North Carolina State University Recalculates the Food Waste Equation
Every year, Americans waste 40% of our food, but the actual figure might be even larger than that. Farm-level food waste, produce that never reaches the food supply, has not been accounted for in previous calculations which leads to an estimated 20.2 billion pounds of produce that is missing from the food waste equation.
Farmers generally plant more than needed to accommodate potential disease, weather patterns, and other unexpected negative effects on their crops. However, this creates a surplus of produce that is unharvested due to timing, cost, or quality and then attributed as “farm-level loss.” Growers are not required to report these losses, and many studies on food waste only focus on post-harvest produce, ignoring farm-level loss.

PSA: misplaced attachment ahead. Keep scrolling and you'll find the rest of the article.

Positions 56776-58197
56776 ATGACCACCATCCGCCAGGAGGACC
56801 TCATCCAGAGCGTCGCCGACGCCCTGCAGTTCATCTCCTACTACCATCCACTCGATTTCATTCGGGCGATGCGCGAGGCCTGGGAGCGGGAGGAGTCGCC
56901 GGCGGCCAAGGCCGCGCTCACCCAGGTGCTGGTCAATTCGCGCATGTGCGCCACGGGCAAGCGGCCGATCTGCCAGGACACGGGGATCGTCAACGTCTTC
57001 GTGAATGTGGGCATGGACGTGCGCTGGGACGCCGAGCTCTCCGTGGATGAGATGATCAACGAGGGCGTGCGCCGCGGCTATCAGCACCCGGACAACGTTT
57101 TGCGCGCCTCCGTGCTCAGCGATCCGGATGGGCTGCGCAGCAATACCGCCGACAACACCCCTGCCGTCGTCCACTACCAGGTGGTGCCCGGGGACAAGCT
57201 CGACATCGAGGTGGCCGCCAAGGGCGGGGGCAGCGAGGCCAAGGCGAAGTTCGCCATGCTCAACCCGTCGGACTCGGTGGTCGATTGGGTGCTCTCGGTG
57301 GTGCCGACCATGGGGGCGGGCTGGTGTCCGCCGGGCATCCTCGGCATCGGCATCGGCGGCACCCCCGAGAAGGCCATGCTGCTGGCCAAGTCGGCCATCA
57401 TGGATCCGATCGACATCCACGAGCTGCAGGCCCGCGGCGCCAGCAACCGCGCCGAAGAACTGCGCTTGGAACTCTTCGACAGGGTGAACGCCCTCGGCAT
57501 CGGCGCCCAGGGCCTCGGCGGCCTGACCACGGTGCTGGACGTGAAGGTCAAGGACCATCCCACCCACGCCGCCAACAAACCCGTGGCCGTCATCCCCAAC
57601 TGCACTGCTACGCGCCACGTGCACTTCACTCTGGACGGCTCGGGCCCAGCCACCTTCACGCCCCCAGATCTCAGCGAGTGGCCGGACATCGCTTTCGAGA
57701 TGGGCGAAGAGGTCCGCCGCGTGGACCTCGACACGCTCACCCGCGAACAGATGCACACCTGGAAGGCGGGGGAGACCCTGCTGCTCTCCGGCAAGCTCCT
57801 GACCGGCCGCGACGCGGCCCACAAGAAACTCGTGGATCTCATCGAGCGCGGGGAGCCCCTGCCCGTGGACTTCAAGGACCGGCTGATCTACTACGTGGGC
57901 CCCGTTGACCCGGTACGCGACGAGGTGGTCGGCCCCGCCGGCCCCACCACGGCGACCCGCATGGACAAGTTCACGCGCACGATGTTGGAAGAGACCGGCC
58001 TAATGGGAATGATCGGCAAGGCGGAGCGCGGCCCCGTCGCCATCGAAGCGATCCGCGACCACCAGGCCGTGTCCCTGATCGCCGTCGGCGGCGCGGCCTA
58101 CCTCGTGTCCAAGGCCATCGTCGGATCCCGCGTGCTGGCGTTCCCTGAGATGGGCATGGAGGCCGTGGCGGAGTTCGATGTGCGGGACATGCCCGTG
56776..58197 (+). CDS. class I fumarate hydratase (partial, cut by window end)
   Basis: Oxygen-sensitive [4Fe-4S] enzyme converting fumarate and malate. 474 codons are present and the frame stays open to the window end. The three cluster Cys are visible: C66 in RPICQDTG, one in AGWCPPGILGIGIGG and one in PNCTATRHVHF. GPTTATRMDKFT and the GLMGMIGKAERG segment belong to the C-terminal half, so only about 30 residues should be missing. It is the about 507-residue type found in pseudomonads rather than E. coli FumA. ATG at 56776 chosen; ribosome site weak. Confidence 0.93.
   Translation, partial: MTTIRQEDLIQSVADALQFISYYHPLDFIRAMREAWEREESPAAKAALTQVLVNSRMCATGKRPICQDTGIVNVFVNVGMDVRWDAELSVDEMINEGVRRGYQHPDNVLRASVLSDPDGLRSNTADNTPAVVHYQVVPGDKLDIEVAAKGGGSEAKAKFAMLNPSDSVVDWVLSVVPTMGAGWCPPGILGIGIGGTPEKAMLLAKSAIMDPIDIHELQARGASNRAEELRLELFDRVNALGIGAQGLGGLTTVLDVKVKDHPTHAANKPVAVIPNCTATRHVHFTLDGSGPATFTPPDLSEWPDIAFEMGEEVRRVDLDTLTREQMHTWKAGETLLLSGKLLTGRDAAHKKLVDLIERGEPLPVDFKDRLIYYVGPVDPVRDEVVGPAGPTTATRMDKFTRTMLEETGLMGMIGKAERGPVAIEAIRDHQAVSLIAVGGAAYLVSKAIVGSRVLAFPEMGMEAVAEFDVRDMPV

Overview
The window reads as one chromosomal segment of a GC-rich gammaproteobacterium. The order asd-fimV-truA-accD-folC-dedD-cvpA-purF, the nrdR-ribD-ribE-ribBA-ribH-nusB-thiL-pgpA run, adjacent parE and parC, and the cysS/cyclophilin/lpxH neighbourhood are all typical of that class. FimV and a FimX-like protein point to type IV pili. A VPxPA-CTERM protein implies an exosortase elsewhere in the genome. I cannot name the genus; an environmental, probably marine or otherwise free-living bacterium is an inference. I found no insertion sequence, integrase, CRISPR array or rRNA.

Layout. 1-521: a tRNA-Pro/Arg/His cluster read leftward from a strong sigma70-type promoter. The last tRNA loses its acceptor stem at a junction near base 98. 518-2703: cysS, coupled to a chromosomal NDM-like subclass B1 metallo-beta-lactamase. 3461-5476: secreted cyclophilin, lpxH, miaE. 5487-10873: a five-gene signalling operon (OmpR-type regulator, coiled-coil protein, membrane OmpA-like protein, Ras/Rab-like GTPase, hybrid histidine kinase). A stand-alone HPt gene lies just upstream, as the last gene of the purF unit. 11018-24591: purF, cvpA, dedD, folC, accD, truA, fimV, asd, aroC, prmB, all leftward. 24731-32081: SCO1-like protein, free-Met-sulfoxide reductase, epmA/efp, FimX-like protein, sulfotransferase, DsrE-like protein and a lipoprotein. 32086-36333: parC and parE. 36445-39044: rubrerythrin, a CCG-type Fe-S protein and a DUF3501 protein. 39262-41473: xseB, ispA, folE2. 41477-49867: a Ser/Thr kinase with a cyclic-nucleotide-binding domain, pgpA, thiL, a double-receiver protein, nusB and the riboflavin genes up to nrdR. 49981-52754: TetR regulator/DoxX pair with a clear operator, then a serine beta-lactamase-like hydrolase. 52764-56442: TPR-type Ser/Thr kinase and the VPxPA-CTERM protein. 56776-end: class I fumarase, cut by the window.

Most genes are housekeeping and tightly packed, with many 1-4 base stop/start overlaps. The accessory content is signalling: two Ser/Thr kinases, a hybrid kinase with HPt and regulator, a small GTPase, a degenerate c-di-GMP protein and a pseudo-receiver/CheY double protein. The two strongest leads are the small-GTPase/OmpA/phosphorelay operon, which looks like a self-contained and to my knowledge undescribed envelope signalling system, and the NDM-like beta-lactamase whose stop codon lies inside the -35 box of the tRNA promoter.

North Carolina State University has developed a way to estimate why and how much produce remains in a farmer’s field. By doing so, the university can look to identify ways to harvest the remaining crops to reduce food waste, increase our food supply, and make our farms more efficient.
Read more about North Carolina State University’s work in food waste here.